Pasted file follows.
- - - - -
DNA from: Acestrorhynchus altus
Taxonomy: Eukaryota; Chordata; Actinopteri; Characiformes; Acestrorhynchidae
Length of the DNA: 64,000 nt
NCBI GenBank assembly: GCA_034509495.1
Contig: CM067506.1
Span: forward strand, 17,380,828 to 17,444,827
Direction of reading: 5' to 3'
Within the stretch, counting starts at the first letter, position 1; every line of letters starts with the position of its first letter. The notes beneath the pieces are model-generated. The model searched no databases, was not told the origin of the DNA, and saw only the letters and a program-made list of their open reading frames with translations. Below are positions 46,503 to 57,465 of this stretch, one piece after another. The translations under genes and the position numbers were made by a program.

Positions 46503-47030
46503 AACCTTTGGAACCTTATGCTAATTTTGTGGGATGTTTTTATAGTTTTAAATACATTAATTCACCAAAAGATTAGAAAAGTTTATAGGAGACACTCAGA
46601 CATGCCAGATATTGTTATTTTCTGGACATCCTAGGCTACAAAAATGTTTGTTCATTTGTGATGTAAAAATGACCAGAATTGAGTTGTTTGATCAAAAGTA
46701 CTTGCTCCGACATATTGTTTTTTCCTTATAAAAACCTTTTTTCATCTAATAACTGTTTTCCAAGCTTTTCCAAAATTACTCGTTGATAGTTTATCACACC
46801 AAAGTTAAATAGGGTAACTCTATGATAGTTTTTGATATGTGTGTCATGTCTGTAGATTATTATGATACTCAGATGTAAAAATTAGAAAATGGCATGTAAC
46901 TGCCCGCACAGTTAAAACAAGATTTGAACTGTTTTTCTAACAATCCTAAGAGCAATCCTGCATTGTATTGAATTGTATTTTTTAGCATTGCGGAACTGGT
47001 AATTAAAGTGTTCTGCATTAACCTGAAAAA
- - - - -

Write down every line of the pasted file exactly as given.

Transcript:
DNA from: Acestrorhynchus altus
Taxonomy: Eukaryota; Chordata; Actinopteri; Characiformes; Acestrorhynchidae
Length of the DNA: 64,000 nt
NCBI GenBank assembly: GCA_034509495.1
Contig: CM067506.1
Span: forward strand, 17,380,828 to 17,444,827
Direction of reading: 5' to 3'
Within the stretch, counting starts at the first letter, position 1; every line of letters starts with the position of its first letter. The notes beneath the pieces are model-generated. The model searched no databases, was not told the origin of the DNA, and saw only the letters and a program-made list of their open reading frames with translations. Below are positions 46,503 to 57,465 of this stretch, one piece after another. The translations under genes and the position numbers were made by a program.

Positions 46503-47030
46503 AACCTTTGGAACCTTATGCTAATTTTGTGGGATGTTTTTATAGTTTTAAATACATTAATTCACCAAAAGATTAGAAAAGTTTATAGGAGACACTCAGA
46601 CATGCCAGATATTGTTATTTTCTGGACATCCTAGGCTACAAAAATGTTTGTTCATTTGTGATGTAAAAATGACCAGAATTGAGTTGTTTGATCAAAAGTA
46701 CTTGCTCCGACATATTGTTTTTTCCTTATAAAAACCTTTTTTCATCTAATAACTGTTTTCCAAGCTTTTCCAAAATTACTCGTTGATAGTTTATCACACC
46801 AAAGTTAAATAGGGTAACTCTATGATAGTTTTTGATATGTGTGTCATGTCTGTAGATTATTATGATACTCAGATGTAAAAATTAGAAAATGGCATGTAAC
46901 TGCCCGCACAGTTAAAACAAGATTTGAACTGTTTTTCTAACAATCCTAAGAGCAATCCTGCATTGTATTGAATTGTATTTTTTAGCATTGCGGAACTGGT
47001 AATTAAAGTGTTCTGCATTAACCTGAAAAA